Both tadalafil and dexamethasone may reduce the incidence of high-altitude pulmonary edema: a randomized trial

Marco Maggiorini, Hans-Peter Brunner-La Rocca, Simon Peth, Manuel Fischler, Thomas Böhm, Alain Bernheim, Stefanie Kiencke, Konrad E Bloch, Christoph Dehnert, Robert Naeije, Thomas Lehmann, Peter Bärtsch, Heimo Mairbäurl
Annals of Internal Medicine 2006 October 3, 145 (7): 497-506

BACKGROUND: High-altitude pulmonary edema (HAPE) is caused by exaggerated hypoxic pulmonary vasoconstriction associated with decreased bioavailability of nitric oxide in the lungs and by impaired reabsorption of alveolar fluid.

OBJECTIVE: To investigate whether dexamethasone or tadalafil reduces the incidence of HAPE and acute mountain sickness (AMS) in adults with a history of HAPE.

DESIGN: Randomized, double-blind, placebo-controlled study performed in summer 2003.

SETTING: Ascent from 490 m within 24 hours and stay for 2 nights at 4559 m.

PATIENTS: 29 adults with previous HAPE.

INTERVENTION: Prophylactic tadalafil (10 mg), dexamethasone (8 mg), or placebo twice daily during ascent and stay at 4559 m.

MEASUREMENTS: Chest radiography was used to diagnose HAPE. A Lake Louise score greater than 4 defined AMS. Systolic pulmonary artery pressure was measured by using Doppler echocardiography, and nasal potentials were measured as a surrogate marker of alveolar sodium transport.

RESULTS: Two participants who received tadalafil developed severe AMS on arrival at 4559 m and withdrew from the study; they did not have HAPE at that time. High-altitude pulmonary edema developed in 7 of 9 participants receiving placebo and 1 of the remaining 8 participants receiving tadalafil but in none of the 10 participants receiving dexamethasone (P = 0.007 for tadalafil vs. placebo; P < 0.001 for dexamethasone vs. placebo). Eight of 9 participants receiving placebo, 7 of 10 receiving tadalafil, and 3 of 10 receiving dexamethasone had AMS (P = 1.0 for tadalafil vs. placebo; P = 0.020 for dexamethasone vs. placebo). At high altitude, systolic pulmonary artery pressure increased less in participants receiving dexamethasone (16 mm Hg [95% CI, 9 to 23 mm Hg]) and tadalafil (13 mm Hg [CI, 6 to 20 mm Hg]) than in those receiving placebo (28 mm Hg [CI, 20 to 36 mm Hg]) (P = 0.005 for tadalafil vs. placebo; P = 0.012 for dexamethasone vs. placebo). No statistically significant difference between groups was found in change in nasal potentials and expression of leukocyte sodium transport protein messenger RNA.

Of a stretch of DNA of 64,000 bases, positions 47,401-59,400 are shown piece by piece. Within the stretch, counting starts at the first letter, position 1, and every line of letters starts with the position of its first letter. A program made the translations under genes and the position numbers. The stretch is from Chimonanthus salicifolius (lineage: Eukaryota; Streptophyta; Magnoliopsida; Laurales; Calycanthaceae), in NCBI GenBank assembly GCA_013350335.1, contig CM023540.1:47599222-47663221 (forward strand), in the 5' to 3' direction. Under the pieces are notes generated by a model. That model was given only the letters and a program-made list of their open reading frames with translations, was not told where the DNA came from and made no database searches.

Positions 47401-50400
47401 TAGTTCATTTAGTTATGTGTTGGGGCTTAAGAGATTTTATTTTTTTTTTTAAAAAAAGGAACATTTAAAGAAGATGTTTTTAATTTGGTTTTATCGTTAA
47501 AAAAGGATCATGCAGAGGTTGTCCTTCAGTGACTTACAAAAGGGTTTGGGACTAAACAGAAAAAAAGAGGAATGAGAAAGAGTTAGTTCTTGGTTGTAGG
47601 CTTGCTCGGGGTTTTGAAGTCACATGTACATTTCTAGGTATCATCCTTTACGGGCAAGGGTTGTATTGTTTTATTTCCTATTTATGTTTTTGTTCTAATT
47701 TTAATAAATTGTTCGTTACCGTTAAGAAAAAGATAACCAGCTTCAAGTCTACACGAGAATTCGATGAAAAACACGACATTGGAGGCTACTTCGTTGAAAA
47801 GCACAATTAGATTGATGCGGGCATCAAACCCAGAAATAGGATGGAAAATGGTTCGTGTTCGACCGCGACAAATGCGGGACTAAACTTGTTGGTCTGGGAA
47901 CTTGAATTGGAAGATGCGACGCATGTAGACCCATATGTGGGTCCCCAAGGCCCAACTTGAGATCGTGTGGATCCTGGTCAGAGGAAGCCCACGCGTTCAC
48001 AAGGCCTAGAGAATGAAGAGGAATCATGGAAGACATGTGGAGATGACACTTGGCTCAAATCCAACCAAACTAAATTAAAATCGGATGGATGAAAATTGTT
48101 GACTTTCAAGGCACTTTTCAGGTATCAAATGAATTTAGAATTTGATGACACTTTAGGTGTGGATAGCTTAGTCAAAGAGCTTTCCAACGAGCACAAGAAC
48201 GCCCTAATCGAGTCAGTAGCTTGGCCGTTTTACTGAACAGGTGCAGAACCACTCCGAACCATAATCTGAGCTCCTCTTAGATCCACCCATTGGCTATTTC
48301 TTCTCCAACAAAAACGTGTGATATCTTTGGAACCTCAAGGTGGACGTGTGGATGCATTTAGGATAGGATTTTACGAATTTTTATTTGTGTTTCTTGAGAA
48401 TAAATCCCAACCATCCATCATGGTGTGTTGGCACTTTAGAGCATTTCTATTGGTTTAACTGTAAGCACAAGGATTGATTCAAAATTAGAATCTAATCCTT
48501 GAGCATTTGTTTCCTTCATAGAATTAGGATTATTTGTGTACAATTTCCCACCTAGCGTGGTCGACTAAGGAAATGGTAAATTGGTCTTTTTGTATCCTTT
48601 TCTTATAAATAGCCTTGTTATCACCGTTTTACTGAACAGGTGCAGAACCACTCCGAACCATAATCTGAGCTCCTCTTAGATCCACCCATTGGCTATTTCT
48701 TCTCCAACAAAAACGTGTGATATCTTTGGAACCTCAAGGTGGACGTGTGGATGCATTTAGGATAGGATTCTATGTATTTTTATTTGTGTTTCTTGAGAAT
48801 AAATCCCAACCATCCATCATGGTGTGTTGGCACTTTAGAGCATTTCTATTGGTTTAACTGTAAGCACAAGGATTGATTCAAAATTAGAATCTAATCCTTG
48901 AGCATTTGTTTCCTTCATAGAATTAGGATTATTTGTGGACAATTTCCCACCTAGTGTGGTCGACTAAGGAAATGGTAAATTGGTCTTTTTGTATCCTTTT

LIMITATIONS: The study involved a small sample of adults with a history of HAPE.

CONCLUSIONS: Both dexamethasone and tadalafil decrease systolic pulmonary artery pressure and may reduce the incidence of HAPE in adults with a history of HAPE. Dexamethasone prophylaxis may also reduce the incidence of AMS in these adults. identifier: NCT00274430.

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